Paralympic wake-up call: Canadians win double bronze for 1st medals at Tokyo Games
Here's what you may have missed on Day 1 of the Tokyo Paralympic Games
It's the first day of competition at the Tokyo Paralympic Games, and Canada's wasting no time clinching spots on the podium.
Racing in the velodrome and in the pool, two Canadian athletes secured the country's first medals of the Games on Wednesday.
It was track cyclist Keely Shaw who earned the first one, a bronze in the women's C4 3,000-metre individual pursuit. The 27-year-old athlete — originally from Midale, Sask., now in Saskatoon — was making her Paralympic debut and won her race in three minutes 48.342 seconds.
WATCH | CBC Sports' Jacqueline Doorey recaps Day 1 of the Tokyo Paralympics:
Then, decorated swimmer Aurélie Rivard won a bronze of her own in the S10 50-metre freestyle final. The Saint-Jean-Sur-Richelieu, Que., native entered the race as the defending champion, having earned gold — plus three other medals — in Rio 2016.
Her race time of 28.11 seconds added a sixth Paralympic medal to her growing list of accomplishments.
WATCH | Track cyclist Keely Shaw races to Canada's first medal of Tokyo Paralympics:
WATCH | Swimming star Aurélie Rivard claims bronze at Tokyo Aquatics Centre:
Here's a quick a look at what you might have missed on Wednesday in Tokyo:
Canadian teams off the mark
Multiple Canadian teams competed in their opening matches on Wednesday, resulting in a pair of losses and one victory.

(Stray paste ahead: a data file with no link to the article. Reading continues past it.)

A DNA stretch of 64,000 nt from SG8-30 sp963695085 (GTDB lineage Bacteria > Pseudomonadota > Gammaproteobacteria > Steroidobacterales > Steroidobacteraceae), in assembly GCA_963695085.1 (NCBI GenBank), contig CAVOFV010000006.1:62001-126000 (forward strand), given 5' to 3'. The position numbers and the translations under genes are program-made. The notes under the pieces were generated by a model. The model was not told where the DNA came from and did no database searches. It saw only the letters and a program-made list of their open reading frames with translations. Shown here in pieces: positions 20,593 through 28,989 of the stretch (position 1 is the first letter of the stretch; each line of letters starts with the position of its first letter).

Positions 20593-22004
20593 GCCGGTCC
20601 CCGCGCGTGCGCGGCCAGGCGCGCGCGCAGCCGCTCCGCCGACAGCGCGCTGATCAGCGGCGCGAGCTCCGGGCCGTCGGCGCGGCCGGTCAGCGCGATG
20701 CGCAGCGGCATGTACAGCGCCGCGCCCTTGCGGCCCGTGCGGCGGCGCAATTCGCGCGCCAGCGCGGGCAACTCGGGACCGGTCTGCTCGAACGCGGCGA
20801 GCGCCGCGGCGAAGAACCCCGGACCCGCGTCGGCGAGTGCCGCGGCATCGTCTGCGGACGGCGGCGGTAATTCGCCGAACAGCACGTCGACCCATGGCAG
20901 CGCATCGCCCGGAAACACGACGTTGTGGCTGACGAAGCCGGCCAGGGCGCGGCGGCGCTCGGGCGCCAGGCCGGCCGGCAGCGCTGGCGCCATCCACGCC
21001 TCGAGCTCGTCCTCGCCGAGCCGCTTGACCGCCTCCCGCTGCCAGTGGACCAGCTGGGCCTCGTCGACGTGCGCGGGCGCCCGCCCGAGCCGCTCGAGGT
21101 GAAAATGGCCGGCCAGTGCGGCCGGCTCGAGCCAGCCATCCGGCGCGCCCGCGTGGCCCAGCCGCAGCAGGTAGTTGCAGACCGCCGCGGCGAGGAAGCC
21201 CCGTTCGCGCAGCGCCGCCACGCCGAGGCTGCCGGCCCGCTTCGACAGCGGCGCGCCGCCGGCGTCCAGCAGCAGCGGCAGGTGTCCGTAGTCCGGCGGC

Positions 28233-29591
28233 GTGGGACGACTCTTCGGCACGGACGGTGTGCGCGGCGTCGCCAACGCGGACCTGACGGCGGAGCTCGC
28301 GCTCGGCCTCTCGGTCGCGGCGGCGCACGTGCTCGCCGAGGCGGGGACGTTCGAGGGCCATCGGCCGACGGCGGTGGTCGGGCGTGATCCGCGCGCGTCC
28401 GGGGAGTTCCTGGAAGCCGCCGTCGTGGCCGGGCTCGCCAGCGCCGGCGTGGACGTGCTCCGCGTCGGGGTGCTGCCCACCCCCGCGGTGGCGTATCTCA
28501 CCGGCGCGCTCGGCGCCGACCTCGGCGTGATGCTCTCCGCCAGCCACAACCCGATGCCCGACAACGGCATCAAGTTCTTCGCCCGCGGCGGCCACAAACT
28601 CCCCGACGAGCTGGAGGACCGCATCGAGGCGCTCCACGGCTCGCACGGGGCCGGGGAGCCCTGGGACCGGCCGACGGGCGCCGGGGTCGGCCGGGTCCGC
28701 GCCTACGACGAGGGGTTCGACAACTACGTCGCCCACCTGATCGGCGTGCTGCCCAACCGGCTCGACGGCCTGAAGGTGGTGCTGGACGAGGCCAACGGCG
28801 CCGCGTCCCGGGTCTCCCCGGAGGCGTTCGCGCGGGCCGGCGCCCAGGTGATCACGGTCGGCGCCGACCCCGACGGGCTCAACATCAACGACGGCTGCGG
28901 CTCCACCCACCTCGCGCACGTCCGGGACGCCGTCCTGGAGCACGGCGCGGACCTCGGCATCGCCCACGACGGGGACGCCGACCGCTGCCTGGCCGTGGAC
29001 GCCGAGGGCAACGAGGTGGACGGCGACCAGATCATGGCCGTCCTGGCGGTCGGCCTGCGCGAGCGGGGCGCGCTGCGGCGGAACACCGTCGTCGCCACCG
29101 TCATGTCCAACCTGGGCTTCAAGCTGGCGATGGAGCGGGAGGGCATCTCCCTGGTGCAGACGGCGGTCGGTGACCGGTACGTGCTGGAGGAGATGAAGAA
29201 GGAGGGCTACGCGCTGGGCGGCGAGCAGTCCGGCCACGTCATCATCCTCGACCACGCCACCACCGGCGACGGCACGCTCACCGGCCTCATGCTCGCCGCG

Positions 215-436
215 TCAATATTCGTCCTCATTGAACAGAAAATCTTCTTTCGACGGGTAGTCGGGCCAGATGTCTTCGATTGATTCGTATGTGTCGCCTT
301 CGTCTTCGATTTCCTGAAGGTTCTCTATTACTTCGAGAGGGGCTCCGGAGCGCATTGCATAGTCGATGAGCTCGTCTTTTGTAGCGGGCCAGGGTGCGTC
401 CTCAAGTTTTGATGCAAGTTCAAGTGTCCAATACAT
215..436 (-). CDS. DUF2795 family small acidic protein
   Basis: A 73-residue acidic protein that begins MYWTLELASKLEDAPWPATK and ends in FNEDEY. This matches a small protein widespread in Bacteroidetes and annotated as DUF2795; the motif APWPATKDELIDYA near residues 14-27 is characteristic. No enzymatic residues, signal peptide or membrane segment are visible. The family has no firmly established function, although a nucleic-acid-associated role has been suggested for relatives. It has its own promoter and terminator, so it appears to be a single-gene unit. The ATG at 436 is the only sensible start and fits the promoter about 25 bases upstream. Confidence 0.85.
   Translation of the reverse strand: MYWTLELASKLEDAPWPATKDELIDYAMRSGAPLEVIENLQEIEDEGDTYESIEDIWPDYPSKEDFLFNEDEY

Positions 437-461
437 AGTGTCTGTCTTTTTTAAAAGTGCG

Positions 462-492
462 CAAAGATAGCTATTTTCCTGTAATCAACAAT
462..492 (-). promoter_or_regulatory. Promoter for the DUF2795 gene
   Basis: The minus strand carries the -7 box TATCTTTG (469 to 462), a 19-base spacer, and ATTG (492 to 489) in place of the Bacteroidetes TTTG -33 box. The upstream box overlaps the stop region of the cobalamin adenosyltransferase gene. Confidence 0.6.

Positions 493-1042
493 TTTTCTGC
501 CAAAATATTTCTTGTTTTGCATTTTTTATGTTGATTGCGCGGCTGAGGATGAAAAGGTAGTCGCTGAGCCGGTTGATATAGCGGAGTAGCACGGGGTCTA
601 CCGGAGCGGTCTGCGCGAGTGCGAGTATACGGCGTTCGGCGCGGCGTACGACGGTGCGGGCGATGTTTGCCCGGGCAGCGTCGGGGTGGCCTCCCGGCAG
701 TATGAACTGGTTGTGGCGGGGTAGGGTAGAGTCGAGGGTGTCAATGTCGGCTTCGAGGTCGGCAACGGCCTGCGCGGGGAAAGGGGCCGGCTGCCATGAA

The women's goalball team fell 5-1 to the Russian Paralympic Committee, while Canada's wheelchair rugby team also dropped its opener to Great Britain.
Emma Reinke of St. Thomas, Ont., ensured Canada didn't stay scoreless in goalball — a sport contested by visually impaired athletes — and recorded a point for the team in her Paralympic debut.
And Zak Madell of Okotoks, Alta., scored an impressive 31 tries in wheelchair rugby — but the persistent Brits stayed ahead, beating Canada 50-47.
It was the women's wheelchair basketball team that pulled out a win on the court, battling at the Ariake Arena in a close game also against Great Britain.
The Canadians shot into the lead during the second half and stayed ahead to trump their opponent 73-54. Kady Dandeneau of Pender Island, B.C., was responsible for nearly half of Canada's points, scoring 32 of them herself.
Debut gold for one athlete, 15th gold for another
The first gold medal of the Paralympic Games came on the track at the Izu Velodrome. Paige Greco of Australia cycled to first place and overlapped her fellow competitor in her Paralympic debut.
The athlete beamed and shook her fist at the end of the race, having clocked a world-record time in the event at three minutes 50.815 seconds.
Meanwhile, Britain's Sarah Storey earned her 15th Paralympic gold medal in the C5 3,000-metre individual pursuit. She set a new world record and Paralympic record with her stellar performance — a time of 3:27.057.
The win is also her fourth consecutive in the event. Her first-ever Paralympic gold medal came at her first Games in 1992, where Storey won a total of five medals at the age of 14.
Canada's oldest and youngest athletes compete
Both Canada's oldest and youngest athletes competed in Tokyo on Wednesday. Wheelchair fencer Sylvie Morel — who hit the scene in 2000 as Canada's first Paralympian in the sport — returned to competition at the age of 64, making her debut in women's sabre.
And Nicholas Bennett, 17, made a splash in the pool for his debut, placing sixth in his qualifying heat of the men's S14 100-metre butterfly. While he didn't advance from his heat, the teenager broke his own Canadian record in a time of 58.38 seconds.